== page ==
When I think of the ballet I imagine an overwhelmingly civilized, conservative event at Lincoln Center – men wearing tuxedos with their wives in Chanel and Herrera, and everyone watching the dancers moving gracefully, and quietly in a very tight, well-mannered sort of way. Michael Clark was an insanely talented dancer, accepted to the Royal Ballet School in London at the age of 12, who identified the same characteristics in the world of ballet. But while most dancers grow into the constructs of the academies, Clark enmeshed himself with the anarchy of 70s London and ran with it.
He created Michael Clark and Company in 1984 when he was 22 years old. Clark did ballet a different way – the music was punk or rock n’ roll, with Clark consistently collaborating with The Fall, the costumes were Vivienne Westwood, Leigh Bowery, or Bodymap, the sets were beautifully simple, and the dance was wholly unique.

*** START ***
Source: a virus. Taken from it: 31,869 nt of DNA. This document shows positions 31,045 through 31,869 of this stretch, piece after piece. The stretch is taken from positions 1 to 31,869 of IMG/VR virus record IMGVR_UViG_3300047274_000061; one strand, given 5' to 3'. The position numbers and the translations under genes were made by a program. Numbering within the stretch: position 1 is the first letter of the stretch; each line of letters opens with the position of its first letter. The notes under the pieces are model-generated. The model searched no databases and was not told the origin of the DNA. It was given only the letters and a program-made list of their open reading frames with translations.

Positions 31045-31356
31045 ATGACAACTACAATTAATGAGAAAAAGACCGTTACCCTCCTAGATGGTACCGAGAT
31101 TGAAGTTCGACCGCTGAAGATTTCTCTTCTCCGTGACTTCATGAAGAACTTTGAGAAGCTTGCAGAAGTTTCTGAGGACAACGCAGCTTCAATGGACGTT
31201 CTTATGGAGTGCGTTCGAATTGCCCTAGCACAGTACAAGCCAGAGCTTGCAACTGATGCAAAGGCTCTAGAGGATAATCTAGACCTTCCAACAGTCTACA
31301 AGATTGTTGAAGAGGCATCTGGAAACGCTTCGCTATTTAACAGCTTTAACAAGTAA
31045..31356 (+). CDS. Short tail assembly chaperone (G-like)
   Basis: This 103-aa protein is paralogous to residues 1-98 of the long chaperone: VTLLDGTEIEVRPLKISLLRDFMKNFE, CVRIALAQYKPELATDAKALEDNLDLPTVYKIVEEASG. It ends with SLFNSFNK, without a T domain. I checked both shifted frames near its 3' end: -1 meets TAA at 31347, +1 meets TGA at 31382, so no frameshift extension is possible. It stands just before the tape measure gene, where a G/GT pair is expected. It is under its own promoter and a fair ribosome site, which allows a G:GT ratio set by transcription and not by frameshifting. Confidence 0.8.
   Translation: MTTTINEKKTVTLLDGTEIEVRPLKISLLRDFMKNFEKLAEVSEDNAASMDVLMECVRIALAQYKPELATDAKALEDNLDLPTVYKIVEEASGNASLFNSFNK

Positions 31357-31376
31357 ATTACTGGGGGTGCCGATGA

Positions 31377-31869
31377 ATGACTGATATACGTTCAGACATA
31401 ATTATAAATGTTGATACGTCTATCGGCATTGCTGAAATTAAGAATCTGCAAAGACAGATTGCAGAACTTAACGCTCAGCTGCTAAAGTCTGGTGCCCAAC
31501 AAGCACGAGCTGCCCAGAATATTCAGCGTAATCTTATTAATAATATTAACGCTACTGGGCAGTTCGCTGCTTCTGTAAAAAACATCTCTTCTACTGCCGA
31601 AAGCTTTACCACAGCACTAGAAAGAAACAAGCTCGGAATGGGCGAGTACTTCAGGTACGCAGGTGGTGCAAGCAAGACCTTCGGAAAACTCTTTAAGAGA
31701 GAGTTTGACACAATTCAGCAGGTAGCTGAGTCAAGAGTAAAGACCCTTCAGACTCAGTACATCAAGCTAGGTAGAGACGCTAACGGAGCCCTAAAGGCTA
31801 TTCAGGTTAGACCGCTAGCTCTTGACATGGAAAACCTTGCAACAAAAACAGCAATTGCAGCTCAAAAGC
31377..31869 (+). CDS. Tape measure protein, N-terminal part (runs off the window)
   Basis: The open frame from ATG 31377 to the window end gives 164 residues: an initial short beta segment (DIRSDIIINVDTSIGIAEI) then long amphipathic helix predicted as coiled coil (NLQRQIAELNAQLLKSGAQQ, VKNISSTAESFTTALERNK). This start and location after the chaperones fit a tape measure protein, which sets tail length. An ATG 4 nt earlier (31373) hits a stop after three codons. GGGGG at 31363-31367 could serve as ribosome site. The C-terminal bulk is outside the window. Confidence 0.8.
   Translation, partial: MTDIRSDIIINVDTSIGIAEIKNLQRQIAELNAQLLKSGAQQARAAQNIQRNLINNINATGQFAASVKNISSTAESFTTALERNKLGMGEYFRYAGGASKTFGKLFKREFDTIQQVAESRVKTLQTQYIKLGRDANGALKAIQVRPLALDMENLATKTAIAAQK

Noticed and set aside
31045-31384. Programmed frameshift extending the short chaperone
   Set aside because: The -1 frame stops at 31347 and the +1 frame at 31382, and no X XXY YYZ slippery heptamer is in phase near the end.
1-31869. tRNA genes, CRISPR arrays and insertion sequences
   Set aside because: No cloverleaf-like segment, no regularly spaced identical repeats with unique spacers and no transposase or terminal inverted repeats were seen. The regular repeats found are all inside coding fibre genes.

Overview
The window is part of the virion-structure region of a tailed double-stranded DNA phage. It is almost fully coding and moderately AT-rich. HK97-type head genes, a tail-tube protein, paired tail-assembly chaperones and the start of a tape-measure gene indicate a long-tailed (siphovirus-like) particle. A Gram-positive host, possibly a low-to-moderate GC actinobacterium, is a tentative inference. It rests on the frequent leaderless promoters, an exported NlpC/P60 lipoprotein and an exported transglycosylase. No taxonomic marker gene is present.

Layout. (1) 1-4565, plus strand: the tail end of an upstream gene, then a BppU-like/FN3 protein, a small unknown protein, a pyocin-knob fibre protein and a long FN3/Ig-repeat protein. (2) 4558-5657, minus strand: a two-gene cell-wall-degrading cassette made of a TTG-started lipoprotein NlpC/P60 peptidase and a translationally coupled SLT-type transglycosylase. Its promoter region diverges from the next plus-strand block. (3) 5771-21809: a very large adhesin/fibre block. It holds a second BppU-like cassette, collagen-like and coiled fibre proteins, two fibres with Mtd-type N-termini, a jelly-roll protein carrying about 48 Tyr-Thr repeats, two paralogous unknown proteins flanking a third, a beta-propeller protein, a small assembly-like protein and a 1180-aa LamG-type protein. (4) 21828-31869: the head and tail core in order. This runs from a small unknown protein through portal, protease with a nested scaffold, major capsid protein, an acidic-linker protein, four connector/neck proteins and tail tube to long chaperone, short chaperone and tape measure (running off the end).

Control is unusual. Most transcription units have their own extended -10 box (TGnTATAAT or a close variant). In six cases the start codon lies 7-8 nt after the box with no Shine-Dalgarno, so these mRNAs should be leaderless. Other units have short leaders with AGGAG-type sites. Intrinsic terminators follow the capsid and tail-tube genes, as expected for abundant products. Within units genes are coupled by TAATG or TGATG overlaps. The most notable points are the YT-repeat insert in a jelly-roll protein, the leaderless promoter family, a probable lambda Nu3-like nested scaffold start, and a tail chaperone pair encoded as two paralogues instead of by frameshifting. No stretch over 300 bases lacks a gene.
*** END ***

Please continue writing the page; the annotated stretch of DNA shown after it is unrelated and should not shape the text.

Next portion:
Clark has said, “I strived for a long time to uneducate myself, because punk was about working with very little. But I was really well trained and I had to find a way to work with that rather than against it. I found I could do better working with people who didn’t dance, like Leigh Bowery. But Leigh was absolutely determined to do everything really well. He wouldn’t want to do something badly. His appreciation of the technical content of what I did was a real eye-opener to me, because I thought that in order to communicate with people who didn’t know about dance one had to simplify things; Leigh taught me that you didn’t, that it’s not about that.”
Michael Clark’s genius is pretty undeniable. He changed the world of dance for those that lived within it, and for the rest of us who considered it from the outside. There was a great article written about him in the Observer, to read more just follow the link.